- Spotify’s reduced its comedic catalogue, removing hundreds of comedians’ work from the streaming service.
- Comedians like John Mulaney and Kevin Hart are pushing for increased royalties from audio-based streaming services.
- Spotify is excluding the comedy albums until it can reach an agreement with the organization representing the comedians.
Spotify has removed hundreds of comedians’ works after they tried to push for a change in the way
services pay them royalties.
The audio streaming giant moved to drop comedians such as John Mulaney, Jim Gaffigan, Tiffany Haddish, Kevin Hart, and Mike Birbiglia from the platform last week. But despite that, Spoken Giants, the global rights administration company representing the comedians, said Saturday it wants to resume conversations with Spotify.
“Spoken Giants has a clear process for engaging with DSPs, other digital platforms, and terrestrial and satellite radio to discuss compensation for comedy writers,” Spoken Giants CEO Jim King, a former executive at music rights company BMI, told Insider. “In our discussions, we’ve offered a blanket license for our repertoire of comedy works so comedians can begin to receive the royalties they’ve rightfully earned. Unfortunately, Spotify removed the work of individual comedians rather than continue negotiating with us.”
“We have now requested an immediate meeting to resolve this situation because, copyright lingo aside, the reality is that individual comedians are being penalized in retaliation for collectively requesting the same compensation that songwriters receive,” King added.
The comics joined the Spoken Giants-led coalition, looking to get paid a royalty on a copyright for jokes they’ve written that are played on radio or digital audio services, like Spotify, SiriusXM, Pandora, and YouTube.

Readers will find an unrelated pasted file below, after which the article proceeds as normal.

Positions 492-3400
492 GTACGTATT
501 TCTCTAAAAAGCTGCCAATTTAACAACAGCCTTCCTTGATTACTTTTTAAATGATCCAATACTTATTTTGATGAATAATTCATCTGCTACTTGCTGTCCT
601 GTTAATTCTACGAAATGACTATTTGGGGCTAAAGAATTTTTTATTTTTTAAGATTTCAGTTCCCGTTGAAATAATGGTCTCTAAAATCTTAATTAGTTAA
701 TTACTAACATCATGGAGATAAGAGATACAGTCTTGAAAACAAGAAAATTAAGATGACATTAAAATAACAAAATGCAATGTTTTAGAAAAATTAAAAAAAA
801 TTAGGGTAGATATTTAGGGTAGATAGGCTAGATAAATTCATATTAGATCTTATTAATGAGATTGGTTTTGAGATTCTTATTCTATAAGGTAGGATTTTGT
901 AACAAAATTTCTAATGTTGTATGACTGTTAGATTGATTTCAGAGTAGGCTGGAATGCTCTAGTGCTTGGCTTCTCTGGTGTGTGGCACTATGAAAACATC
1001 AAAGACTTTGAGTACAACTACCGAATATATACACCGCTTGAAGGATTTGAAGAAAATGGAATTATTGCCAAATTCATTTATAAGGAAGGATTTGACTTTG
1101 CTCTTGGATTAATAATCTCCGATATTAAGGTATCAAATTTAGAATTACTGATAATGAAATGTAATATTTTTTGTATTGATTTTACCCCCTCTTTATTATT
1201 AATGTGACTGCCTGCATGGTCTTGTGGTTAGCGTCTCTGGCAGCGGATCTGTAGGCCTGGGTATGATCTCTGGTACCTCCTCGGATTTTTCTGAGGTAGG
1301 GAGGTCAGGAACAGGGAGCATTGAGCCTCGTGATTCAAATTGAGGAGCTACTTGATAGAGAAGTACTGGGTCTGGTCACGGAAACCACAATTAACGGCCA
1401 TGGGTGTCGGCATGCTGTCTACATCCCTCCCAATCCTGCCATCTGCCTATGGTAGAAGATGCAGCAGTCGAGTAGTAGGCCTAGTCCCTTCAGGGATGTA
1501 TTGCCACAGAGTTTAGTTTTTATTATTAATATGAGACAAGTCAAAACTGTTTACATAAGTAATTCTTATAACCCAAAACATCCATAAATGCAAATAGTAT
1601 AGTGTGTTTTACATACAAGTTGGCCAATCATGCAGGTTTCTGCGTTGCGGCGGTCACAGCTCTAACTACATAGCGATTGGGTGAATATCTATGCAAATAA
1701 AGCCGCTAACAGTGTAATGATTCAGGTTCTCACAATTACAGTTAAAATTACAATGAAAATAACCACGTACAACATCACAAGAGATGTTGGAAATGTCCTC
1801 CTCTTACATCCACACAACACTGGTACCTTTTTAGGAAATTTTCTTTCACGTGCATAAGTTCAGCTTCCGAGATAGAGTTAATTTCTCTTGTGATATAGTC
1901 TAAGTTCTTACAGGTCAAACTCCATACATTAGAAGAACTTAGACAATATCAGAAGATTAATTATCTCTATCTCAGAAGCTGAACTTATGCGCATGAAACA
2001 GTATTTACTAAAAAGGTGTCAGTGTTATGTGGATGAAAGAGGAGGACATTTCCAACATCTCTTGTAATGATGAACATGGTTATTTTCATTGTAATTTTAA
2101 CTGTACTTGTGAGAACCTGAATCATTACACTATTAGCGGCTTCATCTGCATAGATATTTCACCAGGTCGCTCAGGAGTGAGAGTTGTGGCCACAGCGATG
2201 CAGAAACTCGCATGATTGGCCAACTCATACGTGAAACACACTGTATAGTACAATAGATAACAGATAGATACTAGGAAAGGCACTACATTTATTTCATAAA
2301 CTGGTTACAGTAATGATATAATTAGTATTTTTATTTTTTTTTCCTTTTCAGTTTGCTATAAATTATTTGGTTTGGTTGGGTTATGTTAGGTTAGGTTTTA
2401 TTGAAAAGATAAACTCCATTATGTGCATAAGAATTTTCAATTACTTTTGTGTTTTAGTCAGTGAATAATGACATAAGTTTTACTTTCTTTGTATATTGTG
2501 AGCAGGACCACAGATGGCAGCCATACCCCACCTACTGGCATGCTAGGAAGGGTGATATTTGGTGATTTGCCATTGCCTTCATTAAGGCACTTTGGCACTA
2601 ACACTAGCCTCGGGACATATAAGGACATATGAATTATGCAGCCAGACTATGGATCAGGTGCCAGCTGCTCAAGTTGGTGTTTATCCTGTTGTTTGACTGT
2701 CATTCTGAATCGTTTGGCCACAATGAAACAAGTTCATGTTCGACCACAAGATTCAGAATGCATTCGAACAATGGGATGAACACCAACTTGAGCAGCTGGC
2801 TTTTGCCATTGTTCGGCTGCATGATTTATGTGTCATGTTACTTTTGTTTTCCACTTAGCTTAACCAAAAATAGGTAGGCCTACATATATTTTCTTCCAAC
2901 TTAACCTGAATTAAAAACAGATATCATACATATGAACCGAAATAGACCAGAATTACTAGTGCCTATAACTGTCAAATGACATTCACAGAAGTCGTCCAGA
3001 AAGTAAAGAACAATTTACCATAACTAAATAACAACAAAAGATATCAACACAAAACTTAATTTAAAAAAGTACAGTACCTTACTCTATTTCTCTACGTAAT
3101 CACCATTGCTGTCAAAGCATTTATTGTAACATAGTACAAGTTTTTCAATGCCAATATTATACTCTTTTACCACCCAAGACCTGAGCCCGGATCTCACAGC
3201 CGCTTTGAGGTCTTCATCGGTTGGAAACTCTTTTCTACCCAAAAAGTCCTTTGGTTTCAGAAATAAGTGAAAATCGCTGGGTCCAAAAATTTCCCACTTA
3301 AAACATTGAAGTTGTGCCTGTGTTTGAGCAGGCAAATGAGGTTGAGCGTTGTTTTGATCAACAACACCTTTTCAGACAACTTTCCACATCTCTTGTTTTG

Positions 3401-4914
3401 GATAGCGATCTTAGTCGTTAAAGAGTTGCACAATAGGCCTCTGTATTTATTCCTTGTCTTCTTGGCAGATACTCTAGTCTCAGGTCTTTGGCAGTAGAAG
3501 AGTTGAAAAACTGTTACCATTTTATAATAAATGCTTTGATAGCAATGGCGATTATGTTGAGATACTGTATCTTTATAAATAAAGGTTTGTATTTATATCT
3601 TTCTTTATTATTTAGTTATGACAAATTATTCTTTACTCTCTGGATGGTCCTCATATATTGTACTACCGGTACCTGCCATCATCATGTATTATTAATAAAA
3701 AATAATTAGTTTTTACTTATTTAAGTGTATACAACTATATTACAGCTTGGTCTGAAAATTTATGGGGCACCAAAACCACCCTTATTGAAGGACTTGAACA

After stalled negotiations with Spoken Giants, Spotify sent an email to the global rights company right before Thanksgiving, saying it was taking down the comedians’ content until an agreement could be reached.
Spoken Giants specializes in helping creators collect royalties for copyrights of spoken-word media like the comedians’ jokes. The company has been in talks with other radio and audio streaming entities since the spring.
“Spotify does provide entertainers with exposure and access to large audiences,” said Spoken Giants CEO Jim King, a former executive at music rights company BMI. “So having their work taken down is harmful to each individual creator.”
More artists and creative talent are demanding increased royalties from streaming services, particularly songwriters. Streamers previously opted to appeal a federal ruling from the US Copyright Board raising the rates for royalties in 2018. Spotify was among other major music and audio content streamers, like Apple, Amazon, Pandora, and Google, who said they were fighting royalty boost.
According to the Wall Street Journal, comedians are paid as “performers” through their label or distributor, and by digital performance rights organization SoundExchange every time a digital service streams their content. However, comics are currently not paid as writers of their own work, like how songwriters are paid for the use of their music and lyrics.
With streaming and increased listenership of comedy albums, comedians can collect more money from their work across these platforms, King added.
Spotify said comedians’ labels and distributors are also a part of the conversation.
Spotify paid “significant amounts of money for the content in question, and would love to continue to do so,” a Spotify spokesperson told Insider.
“However, given that Spoken Giants is disputing what rights various licensors have, it’s imperative that the labels that distribute this content, Spotify, and Spoken Giants come together to resolve this issue to ensure this content remains available to fans around the globe,” Spotify added.